Healthy H2O Act


The Water Quality Association welcomes the bipartisan introduction of the Healthy Drinking Water Affordability Act into the 118th Congress by U.S. Sens. Tammy Baldwin (D-WI) and Susan Collins (R-ME) and a week later in the House by U.S. Reps. Chellie Pingree (D-ME) and David Rouzer (R-NC). The identical versions of the bill, commonly known as the Healthy H2O Act, offer federal grants for water quality testing and certified treatment technology in rural and underserved communities, including residents who rely on private wells.

two little girls drinking water

The bill grew from an initiative developed by the WQA’s Clean Water for All task force, which aims to collaborate with policymakers to ensure all Americans have access to safe and healthy drinking water. It is cosponsored in the Senate by Sens. Tina Smith (D-MN), Jeanne Shaheen (D-NH) and Angus King (I-ME) and in the House by Rep. David Valadao (R-CA).

WQA Executive Director Pauli Undesser, MWS, applauded the lawmakers for introducing the act, “which will increase access to water treatment technology for rural communities, an area overlooked in recent federal investments. Consulting qualified professionals and utilizing certified point-of-use and point-of-entry filtration systems can play a crucial role for those who rely on private wells and are uncertain about how to treat emerging health contaminants.”

The act would help these rural and underserved communities by authorizing a new U.S. Department of Agriculture grant program to cover the costs of water quality testing and the purchase, installation, and maintenance of POU/POE water filtration systems certified to address health-based contaminants found in their drinking water. Funding would go directly to individuals, licensed child-care facilities, and non-profits that are equipped to help people go through the process of testing and then finding and installing a water treatment product to address their situation.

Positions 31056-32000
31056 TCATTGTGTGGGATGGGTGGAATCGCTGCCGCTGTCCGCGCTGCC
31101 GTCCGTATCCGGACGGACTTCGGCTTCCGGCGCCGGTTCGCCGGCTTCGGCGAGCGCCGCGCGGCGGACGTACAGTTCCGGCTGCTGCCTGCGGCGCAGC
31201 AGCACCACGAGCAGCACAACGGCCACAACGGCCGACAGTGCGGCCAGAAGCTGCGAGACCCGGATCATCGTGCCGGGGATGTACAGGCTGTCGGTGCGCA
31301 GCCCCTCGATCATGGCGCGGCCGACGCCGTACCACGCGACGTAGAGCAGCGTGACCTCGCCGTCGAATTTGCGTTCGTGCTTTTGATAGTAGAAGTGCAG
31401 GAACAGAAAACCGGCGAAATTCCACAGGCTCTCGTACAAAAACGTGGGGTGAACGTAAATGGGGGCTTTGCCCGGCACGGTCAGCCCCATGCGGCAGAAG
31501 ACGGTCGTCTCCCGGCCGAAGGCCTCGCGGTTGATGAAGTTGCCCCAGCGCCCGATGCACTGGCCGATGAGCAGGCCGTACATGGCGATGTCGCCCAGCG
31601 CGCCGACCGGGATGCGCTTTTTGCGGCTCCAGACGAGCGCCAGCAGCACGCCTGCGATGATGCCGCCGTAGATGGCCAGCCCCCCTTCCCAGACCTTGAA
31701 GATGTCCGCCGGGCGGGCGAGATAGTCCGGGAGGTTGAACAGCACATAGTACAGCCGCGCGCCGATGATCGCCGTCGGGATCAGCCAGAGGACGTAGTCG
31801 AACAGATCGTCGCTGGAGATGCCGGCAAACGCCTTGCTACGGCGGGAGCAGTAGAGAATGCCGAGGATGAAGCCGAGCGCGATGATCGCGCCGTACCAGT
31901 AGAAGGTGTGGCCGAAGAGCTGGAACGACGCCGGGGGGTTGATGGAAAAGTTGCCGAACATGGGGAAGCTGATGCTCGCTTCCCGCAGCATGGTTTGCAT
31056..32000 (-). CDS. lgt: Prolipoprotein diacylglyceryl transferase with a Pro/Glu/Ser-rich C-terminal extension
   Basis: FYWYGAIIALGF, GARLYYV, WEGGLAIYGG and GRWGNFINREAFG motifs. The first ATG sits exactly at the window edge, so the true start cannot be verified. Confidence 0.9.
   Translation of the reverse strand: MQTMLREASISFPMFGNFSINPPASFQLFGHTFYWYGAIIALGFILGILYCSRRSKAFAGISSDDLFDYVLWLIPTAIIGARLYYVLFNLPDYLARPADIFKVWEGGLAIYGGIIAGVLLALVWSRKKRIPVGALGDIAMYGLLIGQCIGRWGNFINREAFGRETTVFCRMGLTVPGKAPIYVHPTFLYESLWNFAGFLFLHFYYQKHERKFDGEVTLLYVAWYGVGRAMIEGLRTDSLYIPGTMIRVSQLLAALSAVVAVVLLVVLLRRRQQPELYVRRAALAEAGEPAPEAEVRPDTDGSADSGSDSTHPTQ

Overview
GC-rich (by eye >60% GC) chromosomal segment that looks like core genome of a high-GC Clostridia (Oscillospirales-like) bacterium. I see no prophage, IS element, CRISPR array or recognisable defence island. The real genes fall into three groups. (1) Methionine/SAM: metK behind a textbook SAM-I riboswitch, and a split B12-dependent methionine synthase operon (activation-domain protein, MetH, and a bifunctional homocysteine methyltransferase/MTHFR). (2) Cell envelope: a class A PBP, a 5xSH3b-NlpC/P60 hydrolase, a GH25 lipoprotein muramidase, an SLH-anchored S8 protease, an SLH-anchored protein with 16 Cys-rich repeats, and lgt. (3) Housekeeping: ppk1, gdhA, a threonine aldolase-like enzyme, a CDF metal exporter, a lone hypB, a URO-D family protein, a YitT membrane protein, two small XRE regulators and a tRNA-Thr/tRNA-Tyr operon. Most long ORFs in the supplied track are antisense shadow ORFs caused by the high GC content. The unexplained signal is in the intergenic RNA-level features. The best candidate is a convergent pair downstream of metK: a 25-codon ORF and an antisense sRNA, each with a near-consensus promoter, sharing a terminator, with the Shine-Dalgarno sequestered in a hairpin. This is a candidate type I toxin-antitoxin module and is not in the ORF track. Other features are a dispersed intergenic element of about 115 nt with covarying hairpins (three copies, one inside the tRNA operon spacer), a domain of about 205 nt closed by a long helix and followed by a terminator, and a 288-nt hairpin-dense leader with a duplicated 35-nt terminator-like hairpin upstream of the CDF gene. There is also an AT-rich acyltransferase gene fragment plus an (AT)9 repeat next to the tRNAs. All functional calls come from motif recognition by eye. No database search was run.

An estimated 23 million U.S. households rely on private wells for their drinking water. Wells are not subject to the same oversight and testing as municipal water systems, which can delay the identification of potential health hazards in local groundwater.

More than 30 organizations have joined WQA in publicly supporting the bill, including the Rural Community Assistance Partnership, National Ground Water Association, The Water Council, NSF International, IAPMO, the American Supply Association, the Water Systems Council, the Water Well Trust, and the Groundwater Foundation.


Introduced by:
Sen. Tammy Baldwin (D-WI)
Sen. Susan Collins (R-ME)

Sen. Tina Smith (D-MN),
Sen. Jeanne Shaheen (D-NH)
Sen. Angus King (I-ME)


Introduced by:
Rep. Chellie Pingree (D-ME)
Rep. David Rouzer (R-NC)

Rep. David Valadao (R-CA)
Rep. Mike Gallagher (R-WI)
Rep. Betty McCollum (D-MN)
Rep. Brian Fitzpatrick (R-PA)
Rep. Shontel Brown (D-OH)
Rep. Elissa Slotkin (D-MI)
Rep. Michael Lawler (R-NY)
Rep. Josh Harder (D-CA)
Rep. Mike Levin (D-CA)
Rep. Eric Sorensen (D-IL)
Rep. John Rose (R-TN)
Rep. Adam Schiff (D-CA)
Rep. Melanie Stansbury (D-NM)
Rep. Gabe Vasquez (D-NM)


The Clean Water for All initiative was developed by a WQA task force, to empower Americans to significantly reduce or remove unwanted contaminants found in their drinking water. The task force chair, Josh Greene – A.O Smith, has been leading the charge in creating federal legislation to enable funding of eligible consumers to defray the cost to purchase and install certified point-of-use (POU) and point-of-entry (POE) water treatment systems in households that are reliant on well-water.

Language for the legislation was drafted with the office of Senator Tammy Baldwin (D-WI).

WQA Past President Toby Thomas explained the Clean Water for All initiative in a video conversation: